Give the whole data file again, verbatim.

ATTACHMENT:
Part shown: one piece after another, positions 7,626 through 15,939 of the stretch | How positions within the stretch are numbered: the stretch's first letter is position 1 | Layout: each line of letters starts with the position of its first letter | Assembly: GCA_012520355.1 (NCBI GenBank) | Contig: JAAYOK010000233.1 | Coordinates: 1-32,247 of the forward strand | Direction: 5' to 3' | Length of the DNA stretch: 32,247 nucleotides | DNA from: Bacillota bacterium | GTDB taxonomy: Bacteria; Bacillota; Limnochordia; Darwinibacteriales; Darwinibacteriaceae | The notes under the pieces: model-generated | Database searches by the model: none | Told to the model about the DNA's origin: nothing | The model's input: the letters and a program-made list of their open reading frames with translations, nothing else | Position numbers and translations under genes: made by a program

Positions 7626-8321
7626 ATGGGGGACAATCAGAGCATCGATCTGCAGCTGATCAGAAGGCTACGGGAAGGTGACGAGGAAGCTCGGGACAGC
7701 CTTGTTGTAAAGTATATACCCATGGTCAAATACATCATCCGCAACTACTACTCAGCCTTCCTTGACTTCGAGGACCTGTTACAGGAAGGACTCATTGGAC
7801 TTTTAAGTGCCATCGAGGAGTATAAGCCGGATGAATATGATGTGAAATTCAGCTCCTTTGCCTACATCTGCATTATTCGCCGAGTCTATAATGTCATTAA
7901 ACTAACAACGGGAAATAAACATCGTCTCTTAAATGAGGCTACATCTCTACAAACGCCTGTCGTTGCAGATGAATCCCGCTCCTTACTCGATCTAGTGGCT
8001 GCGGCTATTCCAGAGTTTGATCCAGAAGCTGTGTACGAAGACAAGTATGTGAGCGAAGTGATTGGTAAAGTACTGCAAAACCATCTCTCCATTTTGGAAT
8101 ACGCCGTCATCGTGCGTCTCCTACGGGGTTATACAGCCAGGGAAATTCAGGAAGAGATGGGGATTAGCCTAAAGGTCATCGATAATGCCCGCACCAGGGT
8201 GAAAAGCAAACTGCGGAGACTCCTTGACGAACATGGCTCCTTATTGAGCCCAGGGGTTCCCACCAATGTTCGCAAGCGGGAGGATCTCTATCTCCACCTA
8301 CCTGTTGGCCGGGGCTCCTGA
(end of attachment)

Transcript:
Part shown: one piece after another, positions 7,626 through 15,939 of the stretch | How positions within the stretch are numbered: the stretch's first letter is position 1 | Layout: each line of letters starts with the position of its first letter | Assembly: GCA_012520355.1 (NCBI GenBank) | Contig: JAAYOK010000233.1 | Coordinates: 1-32,247 of the forward strand | Direction: 5' to 3' | Length of the DNA stretch: 32,247 nucleotides | DNA from: Bacillota bacterium | GTDB taxonomy: Bacteria; Bacillota; Limnochordia; Darwinibacteriales; Darwinibacteriaceae | The notes under the pieces: model-generated | Database searches by the model: none | Told to the model about the DNA's origin: nothing | The model's input: the letters and a program-made list of their open reading frames with translations, nothing else | Position numbers and translations under genes: made by a program

Positions 7626-8321
7626 ATGGGGGACAATCAGAGCATCGATCTGCAGCTGATCAGAAGGCTACGGGAAGGTGACGAGGAAGCTCGGGACAGC
7701 CTTGTTGTAAAGTATATACCCATGGTCAAATACATCATCCGCAACTACTACTCAGCCTTCCTTGACTTCGAGGACCTGTTACAGGAAGGACTCATTGGAC
7801 TTTTAAGTGCCATCGAGGAGTATAAGCCGGATGAATATGATGTGAAATTCAGCTCCTTTGCCTACATCTGCATTATTCGCCGAGTCTATAATGTCATTAA
7901 ACTAACAACGGGAAATAAACATCGTCTCTTAAATGAGGCTACATCTCTACAAACGCCTGTCGTTGCAGATGAATCCCGCTCCTTACTCGATCTAGTGGCT
8001 GCGGCTATTCCAGAGTTTGATCCAGAAGCTGTGTACGAAGACAAGTATGTGAGCGAAGTGATTGGTAAAGTACTGCAAAACCATCTCTCCATTTTGGAAT
8101 ACGCCGTCATCGTGCGTCTCCTACGGGGTTATACAGCCAGGGAAATTCAGGAAGAGATGGGGATTAGCCTAAAGGTCATCGATAATGCCCGCACCAGGGT
8201 GAAAAGCAAACTGCGGAGACTCCTTGACGAACATGGCTCCTTATTGAGCCCAGGGGTTCCCACCAATGTTCGCAAGCGGGAGGATCTCTATCTCCACCTA
8301 CCTGTTGGCCGGGGCTCCTGA